Helmet therapy, also known as cranial orthosis, helmet orthosis, or helmet molding therapy, is a treatment method to mold the shape of a baby’s head. As cranial sutures are not fused in infants, helmets can help modify the skull’s shape. Molding helmets are useful around the age of four months to one year.
You may seek medical care for misshapen skull shape in early infancy itself since helmet therapy is not useful once the sutures are permanently fused. A cranial orthosis or the helmet to correct head shape has a hard outer shell and foam interior to pressure the head’s protruding side (opposite to flat spot) to expand the flat spot.
Read this post to know more about helmet therapy in infants.
Why Do Babies Need Helmets?
Helmet therapy for babies is recommended to correct the shape of their head. The routine newborn visit includes the assessment of the head circumference and shape. Pediatricians may suggest helmet therapy if your baby has a large flat spot that is not changing by the age of four months.
Wearing a helmet between four and six months of age can be more effective than later months. Skull shape may change with a helmet during this period. Later on, especially after one year of age, helmet therapy may not change the skull’s shape since it becomes harder and begins to fuse.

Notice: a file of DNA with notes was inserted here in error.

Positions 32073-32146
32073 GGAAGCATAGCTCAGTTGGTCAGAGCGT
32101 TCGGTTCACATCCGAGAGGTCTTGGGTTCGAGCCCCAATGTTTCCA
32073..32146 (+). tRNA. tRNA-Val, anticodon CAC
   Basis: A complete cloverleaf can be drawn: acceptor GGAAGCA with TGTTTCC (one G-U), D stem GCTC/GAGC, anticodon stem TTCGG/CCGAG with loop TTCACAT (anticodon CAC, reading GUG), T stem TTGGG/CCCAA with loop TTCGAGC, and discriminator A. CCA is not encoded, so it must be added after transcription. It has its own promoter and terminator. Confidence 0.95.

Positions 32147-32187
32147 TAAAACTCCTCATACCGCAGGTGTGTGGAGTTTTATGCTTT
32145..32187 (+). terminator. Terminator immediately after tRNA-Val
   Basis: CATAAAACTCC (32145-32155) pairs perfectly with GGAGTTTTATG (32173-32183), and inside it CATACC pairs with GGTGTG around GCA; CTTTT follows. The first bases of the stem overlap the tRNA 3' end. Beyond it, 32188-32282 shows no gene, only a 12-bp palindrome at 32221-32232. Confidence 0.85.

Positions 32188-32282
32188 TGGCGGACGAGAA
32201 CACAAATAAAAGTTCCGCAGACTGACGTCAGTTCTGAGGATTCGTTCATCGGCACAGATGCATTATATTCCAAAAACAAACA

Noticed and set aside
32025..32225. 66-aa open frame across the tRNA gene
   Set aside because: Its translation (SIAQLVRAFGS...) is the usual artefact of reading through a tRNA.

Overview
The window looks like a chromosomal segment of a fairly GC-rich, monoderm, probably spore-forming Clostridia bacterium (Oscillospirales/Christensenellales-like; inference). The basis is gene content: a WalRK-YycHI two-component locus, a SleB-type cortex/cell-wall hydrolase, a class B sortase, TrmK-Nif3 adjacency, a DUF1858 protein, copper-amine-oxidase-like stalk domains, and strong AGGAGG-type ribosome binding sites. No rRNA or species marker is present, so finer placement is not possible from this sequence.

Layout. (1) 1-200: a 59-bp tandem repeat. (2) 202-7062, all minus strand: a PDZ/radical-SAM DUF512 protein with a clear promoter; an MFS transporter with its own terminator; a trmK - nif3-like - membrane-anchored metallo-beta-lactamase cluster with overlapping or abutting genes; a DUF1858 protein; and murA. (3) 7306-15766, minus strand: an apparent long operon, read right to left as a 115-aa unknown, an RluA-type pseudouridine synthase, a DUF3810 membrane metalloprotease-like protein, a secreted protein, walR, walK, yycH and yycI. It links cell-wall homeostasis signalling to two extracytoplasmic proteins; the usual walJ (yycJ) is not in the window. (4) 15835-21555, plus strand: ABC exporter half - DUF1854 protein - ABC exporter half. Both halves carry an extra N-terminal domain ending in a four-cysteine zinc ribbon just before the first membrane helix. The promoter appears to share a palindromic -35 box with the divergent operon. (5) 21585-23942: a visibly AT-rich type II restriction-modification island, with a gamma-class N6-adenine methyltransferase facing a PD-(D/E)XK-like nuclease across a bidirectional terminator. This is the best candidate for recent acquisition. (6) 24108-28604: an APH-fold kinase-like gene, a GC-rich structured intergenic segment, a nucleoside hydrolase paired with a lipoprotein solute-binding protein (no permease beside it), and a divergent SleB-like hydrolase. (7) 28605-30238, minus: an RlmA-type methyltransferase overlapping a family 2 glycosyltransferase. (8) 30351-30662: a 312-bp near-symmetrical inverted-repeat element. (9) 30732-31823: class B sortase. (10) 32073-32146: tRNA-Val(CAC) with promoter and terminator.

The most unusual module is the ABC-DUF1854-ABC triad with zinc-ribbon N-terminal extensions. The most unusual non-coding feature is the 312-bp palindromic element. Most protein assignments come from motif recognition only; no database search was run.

Helmet therapy is included in cosmetic treatments since the head’s shape is not a cause of developmental problems or brain damage.
What Conditions Are Treated With Helmet Therapy?
The following conditions are treated with helmet therapy (1):
Plagiocephaly, also called a flat head syndrome, is the flattening of a part of the baby’s head. Continuous pressure on one side of the head causes this condition. Usually, it happens on the back of the head since babies lie on their back for long periods, so it is called positional plagiocephaly.
Positional plagiocephaly is common since lying back is the safest sleeping position for babies, as recommended by the American Academy of Pediatrics. Although there is a change in the head’s shape, plagiocephaly is not dangerous since it does not affect brain growth and development in infants.
A flat spot does not cause pain or any other symptoms and may resolve with positional changes and physiotherapy in some cases. Helmet therapy is recommended for severe deformation not improved by other methods.
Craniosynostosis is an early fusion of a baby’s skull bones. This can be due to genetic issues in many babies. Premature fusion of bones could restrict the growth and development of the brain. Head shape can be abnormal when the brain grows inside the fused skull.
Early closure of metopic suture is called trigonocephaly, and sagittal suture is called scaphocephaly. Closure of coronal sutures led to brachycephaly or short head. Depending on the affected sutures, the shape of the head and complications may vary in craniosynostosis.
Missing soft spots (fontanel) can be a noticeable symptom of craniosynostosis in babies. Surgical treatment is needed for relieving the fused sutures. Helmet therapy is usually done after the surgery to have a typical shape of the head.
How Long Will A Baby Need To Wear A Helmet?
The need for helmet therapy is identified around four to six months of age, and most babies wear helmets for a minimum of three months to remold the head. Babies need to wear a helmet all the time except for bathing or dressing time.